"During the four years of war on Yemen, hospitals have been repeatedly targeted and destroyed by the Saudi-led coalition which does not value human life, and does not observe humanitarian principles, and all Yemeni people including women and children have been attacked in this war," Al-Mutwakel recently told Iran Press.
"Health conditions have suffered a lot in this war, and the Saudi-led military alliance has deliberately carried out several air strikes on the health facilities of the non-governmental organization, Doctors Without Borders of Spain, in the region of 'Abs," he added. Abs is a coastal town located in Yemen's Hajjah Governorate.
Yemen, one of the Arab world's poorest countries, has been engulfed in a violent conflict between a government-in-exile headed by President Abdrabuh Mansour Hadi and the armed Shiite Houthi movement, also known as Ansar Allah and backed by army units loyal to former President Ali Abdullah Saleh, since March 2015. The conflict intensified when a Saudi-led, US-backed coalition began launching massive airstrikes against the Houthi faction in 2015.
"The US has been heavily involved in the Saudi coalition's war in Yemen" through targeting assistance, military training, aircraft maintenance and repair and direct arms sales and weapons transfers, Hassan El-Tayyab, co-director of Just Foreign Policy, an organization dedicated to reforming US foreign policy, told Sputnik Monday. "So all of this, I think, adds up to a deep complicity in this horrible war."
Saudi coalition forces armed with US-made missiles and other weapons have killed thousands of Yemenis. On March 14, the United Nations' Office of the High Commissioner for Human Rights (OHCHR) verified the deaths of at least 7,072 civilians since March 2015 and the injuries of at least 11,205. The actual death tolls are likely to be much higher, according to the UN. In November, the Associated Press reported that the armed conflict has killed at least 57,538 people, noting that this estimate is likely to increase to 70,000 or 80,000 once death tolls from the first nine months of 2015 are taken into account. UNICEF (United Nations Children's Fund) Executive Director Henrietta Fore recently stated that at least 7,300 Yemeni children have been killed since the start of the war.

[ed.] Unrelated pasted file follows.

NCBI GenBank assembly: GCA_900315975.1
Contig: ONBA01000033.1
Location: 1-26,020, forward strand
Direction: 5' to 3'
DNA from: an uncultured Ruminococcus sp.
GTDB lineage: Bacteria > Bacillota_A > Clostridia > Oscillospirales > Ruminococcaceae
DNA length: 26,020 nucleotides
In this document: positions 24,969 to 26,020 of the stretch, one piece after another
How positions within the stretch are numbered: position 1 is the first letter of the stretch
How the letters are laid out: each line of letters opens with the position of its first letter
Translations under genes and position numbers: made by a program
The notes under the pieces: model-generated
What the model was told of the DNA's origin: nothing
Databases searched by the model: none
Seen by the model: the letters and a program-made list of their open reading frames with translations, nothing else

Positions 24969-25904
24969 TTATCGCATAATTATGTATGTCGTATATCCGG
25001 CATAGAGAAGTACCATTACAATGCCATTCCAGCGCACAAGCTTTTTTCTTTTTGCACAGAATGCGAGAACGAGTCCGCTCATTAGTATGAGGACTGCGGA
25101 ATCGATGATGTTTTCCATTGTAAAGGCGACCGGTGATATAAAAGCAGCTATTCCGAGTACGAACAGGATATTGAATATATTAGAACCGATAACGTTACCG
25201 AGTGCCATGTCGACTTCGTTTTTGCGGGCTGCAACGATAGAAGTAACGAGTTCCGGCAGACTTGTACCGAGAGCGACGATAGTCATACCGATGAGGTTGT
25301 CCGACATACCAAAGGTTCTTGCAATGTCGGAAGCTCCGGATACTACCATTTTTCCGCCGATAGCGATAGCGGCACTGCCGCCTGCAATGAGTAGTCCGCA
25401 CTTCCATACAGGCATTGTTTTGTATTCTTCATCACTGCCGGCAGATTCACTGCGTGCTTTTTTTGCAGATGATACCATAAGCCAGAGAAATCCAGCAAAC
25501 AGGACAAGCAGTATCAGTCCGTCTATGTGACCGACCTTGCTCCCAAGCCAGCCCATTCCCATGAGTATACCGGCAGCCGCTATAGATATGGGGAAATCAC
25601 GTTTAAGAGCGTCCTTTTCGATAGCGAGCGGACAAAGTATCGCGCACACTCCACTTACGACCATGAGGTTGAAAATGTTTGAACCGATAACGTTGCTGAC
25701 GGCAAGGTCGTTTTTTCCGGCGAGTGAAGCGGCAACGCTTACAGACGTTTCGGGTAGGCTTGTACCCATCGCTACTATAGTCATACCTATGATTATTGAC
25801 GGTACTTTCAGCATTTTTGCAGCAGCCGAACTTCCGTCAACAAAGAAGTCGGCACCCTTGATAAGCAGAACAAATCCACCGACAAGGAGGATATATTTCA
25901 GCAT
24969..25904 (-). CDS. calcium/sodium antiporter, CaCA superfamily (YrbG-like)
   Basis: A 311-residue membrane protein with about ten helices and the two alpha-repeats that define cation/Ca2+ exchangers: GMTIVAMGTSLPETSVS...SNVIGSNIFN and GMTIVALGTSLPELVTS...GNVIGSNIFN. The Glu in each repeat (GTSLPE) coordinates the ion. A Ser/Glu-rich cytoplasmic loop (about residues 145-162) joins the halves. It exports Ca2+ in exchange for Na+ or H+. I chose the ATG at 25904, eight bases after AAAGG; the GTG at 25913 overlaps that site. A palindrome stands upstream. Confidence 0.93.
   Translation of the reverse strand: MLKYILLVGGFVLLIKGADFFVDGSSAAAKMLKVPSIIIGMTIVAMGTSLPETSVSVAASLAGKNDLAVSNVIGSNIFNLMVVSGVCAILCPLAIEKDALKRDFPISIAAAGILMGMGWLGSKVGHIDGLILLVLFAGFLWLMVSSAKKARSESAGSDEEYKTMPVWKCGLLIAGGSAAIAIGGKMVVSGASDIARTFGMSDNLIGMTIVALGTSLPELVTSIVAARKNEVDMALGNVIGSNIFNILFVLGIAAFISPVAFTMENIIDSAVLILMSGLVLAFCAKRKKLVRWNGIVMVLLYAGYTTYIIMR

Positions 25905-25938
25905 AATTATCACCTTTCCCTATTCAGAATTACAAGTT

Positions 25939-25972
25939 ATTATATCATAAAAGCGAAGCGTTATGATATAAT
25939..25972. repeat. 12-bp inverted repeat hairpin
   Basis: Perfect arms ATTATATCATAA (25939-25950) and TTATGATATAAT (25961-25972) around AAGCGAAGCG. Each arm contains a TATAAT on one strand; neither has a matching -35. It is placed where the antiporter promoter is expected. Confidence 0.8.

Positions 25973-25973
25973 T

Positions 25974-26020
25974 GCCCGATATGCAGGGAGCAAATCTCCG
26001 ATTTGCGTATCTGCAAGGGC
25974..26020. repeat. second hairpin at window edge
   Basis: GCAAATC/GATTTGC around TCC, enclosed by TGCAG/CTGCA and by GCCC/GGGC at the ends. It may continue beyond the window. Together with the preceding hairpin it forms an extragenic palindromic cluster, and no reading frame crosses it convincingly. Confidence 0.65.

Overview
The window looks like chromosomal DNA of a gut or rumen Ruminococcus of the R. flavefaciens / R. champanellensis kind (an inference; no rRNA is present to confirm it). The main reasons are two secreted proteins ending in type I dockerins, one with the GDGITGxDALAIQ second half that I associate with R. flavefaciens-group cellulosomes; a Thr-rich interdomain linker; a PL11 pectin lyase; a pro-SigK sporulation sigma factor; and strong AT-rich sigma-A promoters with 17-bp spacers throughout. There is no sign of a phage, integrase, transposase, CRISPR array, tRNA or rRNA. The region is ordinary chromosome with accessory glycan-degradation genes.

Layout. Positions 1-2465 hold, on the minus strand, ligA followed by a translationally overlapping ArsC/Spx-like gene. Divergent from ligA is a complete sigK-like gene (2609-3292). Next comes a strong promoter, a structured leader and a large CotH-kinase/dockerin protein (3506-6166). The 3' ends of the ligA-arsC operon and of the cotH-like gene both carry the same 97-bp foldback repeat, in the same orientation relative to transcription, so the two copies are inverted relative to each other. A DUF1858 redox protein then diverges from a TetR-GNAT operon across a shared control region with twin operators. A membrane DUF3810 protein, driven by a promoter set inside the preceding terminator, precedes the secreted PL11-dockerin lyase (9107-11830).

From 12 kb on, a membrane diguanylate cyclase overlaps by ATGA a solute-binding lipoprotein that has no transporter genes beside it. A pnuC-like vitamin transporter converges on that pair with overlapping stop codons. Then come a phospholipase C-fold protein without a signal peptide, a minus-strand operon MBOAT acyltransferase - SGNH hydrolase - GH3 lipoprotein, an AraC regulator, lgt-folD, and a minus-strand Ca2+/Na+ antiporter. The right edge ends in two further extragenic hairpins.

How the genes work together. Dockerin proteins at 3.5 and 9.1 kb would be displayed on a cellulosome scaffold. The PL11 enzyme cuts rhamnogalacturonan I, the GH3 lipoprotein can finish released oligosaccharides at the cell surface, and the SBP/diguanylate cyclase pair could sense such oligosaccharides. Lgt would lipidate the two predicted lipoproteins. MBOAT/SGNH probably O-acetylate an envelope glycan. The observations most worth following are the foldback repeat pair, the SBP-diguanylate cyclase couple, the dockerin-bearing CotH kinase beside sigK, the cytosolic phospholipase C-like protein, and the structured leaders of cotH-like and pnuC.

"Each day, another eight children will be killed, injured or recruited to the fighting. Every 10 minutes, another child will die from a preventable cause," Fore said while addressing the United Nations Security Council last week.
According to El-Tayyab, Saudi Arabian incompetence when it comes to targeting is a major factor in the civilian slaughter — but so is a lack of oversight, and the poor example set by the US in its recent military endeavours.
"One — look at what we did in Mosul. Look at what we did in Raqqa. Look at what we did in Afghanistan. I actually think that the Saudis are looking at the US war doctrine and adopting that and going forward. If we don't have proper oversight for our own military action — and really, I'm not saying we don't at all, but we have these cases that are really horrible, where a lot of civilians died and there's been very limited oversight — so I think that's one. And yes, they are incompetent. I think it's both," El-Tayyab told Sputnik.